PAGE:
By race, the contrast in mortality rates between dialysis and transplant patients is even more pronounced. Rates among white and black/African American women on dialysis, for example, are 2.6 and 2.4 times greater than those seen in their counterparts with a transplant. For black/African American transplant patients of both genders, mortality is most often lower than that among patients with cancer, congestive heart failure, or acute myocardial infarction in the general population. January 1, 2010, point prevalent ESRD & general Medicare patients age 65 & older. Adj: age/gender/race/comorbidity; ref: 2010 ESRD patients.

Mortality rates by interdialytic interval

Figure 5.7 Annualized all-cause mortality rates on different days of the dialysis week, by age, 2010

Figure 5.8 Annualized cardiovascular mortality rates on different days of the dialysis week, by age, 2010

Figure 5.9 Annualized rates of mortality due to infection on different days of the dialysis week, by age, 2010s

Maintenance hemodialysis is typically delivered three times a week, and concern has emerged that the two-day, or “long,” interval may be associated with higher than expected rates of adverse outcomes. To explore this issue, we look here at mortality rates by different days of the hemodialysis week among prevalent adult hemodialysis patients in 2010.

In the framework of the “hemodialysis week,” HD1, for example, is defined as Monday for patients dialyzed on Monday, Wednesday, and Friday (MWF) and as Tuesday for those treated on Tuesday, Thursday, and Saturday (TTS). HD3 + 2, the second day of the long interval, is Sunday for MWS and Monday for TTS.

Mortality rates in the overall population are highest, at 174 per 1,000 patient years, on the day following the long interval (HD1), and a sawtooth pattern is apparent, with rates declining and increasing every two days thereafter. This pattern is replicated in patients age 65 and older, with rates varying between 185 and 226, but some differences are seen in younger age groups.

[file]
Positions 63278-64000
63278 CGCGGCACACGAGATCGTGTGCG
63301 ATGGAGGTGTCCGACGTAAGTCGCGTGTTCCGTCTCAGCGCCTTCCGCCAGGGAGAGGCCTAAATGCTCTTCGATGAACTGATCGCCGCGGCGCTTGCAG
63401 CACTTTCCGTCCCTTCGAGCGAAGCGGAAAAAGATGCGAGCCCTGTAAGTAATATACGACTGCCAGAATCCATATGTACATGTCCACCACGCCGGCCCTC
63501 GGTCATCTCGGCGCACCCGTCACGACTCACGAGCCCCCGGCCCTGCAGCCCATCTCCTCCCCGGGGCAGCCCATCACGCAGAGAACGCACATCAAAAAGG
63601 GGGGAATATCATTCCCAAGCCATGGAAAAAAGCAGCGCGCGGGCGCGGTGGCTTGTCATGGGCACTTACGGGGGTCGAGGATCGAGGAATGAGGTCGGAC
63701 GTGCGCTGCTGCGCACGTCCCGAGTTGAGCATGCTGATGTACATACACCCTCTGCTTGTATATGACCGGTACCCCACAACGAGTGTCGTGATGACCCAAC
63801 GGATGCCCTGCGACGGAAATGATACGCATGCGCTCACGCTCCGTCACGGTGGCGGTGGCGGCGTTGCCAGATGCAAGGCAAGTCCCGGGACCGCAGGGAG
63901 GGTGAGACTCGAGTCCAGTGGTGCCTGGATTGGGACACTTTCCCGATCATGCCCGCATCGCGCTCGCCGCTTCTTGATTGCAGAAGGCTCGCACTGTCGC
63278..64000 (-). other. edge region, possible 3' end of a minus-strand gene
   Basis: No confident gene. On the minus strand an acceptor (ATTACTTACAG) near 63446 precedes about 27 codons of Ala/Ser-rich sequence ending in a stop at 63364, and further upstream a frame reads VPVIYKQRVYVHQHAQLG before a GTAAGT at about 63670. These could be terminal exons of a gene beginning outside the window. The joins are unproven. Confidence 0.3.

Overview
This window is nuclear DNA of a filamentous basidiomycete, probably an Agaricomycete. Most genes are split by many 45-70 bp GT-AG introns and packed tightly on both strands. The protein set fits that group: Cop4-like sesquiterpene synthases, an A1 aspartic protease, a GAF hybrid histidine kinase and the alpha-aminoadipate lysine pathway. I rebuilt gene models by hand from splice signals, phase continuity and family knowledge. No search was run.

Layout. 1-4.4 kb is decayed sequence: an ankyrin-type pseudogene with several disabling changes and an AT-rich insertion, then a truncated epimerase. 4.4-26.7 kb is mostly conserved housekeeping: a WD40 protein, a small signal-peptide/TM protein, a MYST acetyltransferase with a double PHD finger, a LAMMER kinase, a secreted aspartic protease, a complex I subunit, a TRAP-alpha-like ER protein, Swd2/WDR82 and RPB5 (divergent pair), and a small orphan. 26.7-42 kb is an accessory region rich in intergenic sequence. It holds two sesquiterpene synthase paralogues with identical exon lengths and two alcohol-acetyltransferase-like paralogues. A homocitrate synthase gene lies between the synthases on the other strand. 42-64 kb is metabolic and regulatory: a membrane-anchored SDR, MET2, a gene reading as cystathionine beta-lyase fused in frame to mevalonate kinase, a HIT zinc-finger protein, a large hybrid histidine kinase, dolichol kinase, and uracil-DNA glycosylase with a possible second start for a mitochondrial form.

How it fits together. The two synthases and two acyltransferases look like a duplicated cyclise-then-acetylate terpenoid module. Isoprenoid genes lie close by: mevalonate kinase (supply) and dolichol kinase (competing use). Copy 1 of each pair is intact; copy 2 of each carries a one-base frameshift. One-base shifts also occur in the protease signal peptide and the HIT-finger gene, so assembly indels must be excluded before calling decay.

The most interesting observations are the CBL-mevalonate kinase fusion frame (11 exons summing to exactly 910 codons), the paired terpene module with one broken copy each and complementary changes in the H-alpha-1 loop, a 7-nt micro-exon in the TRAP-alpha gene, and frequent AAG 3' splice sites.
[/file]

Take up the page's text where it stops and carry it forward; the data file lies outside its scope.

In patients age 20–39, mortality rates are highest on HD2+ 1 (57), lowest on HD3 (35), and the sawtooth pattern is absent. For ages 40–64, rates are substantially higher on HD1 (119), stable between HD1 + 1 (86) and HD3 + 1 (84), and intermediate on HD3 + 2 (96).

Figures 5.8 and 5.9 show corresponding analyses for mortality rates attributed to cardiovascular disease and infection. Rates are highest on HD1 (87) for cardiovascular disease, and on HD1 + 1 (17.7) for infection. January 1, 2010 point prevalent Medicare hemodialysis patients alive on January 31. Includes patients age 20 & older receiving hemodialysis three times weekly on a Monday–Wednesday–Friday or Tuesday–Thursday–Saturday schedule; HD1, HD2, & HD3, are the first, second, & third hemodialysis sessions. Rates for all patients are adjusted for age, gender, race, Hispanic ethnicity, & primary diagnosis; rates by age are adjusted for the other four factors. Reference: all included hemodialysis patients in 2010.

Table 5.c Annualized all-cause mortality rates (per 1,000 patient years) on days after the long & short interdialytic intervals & on days without dialysis, 2010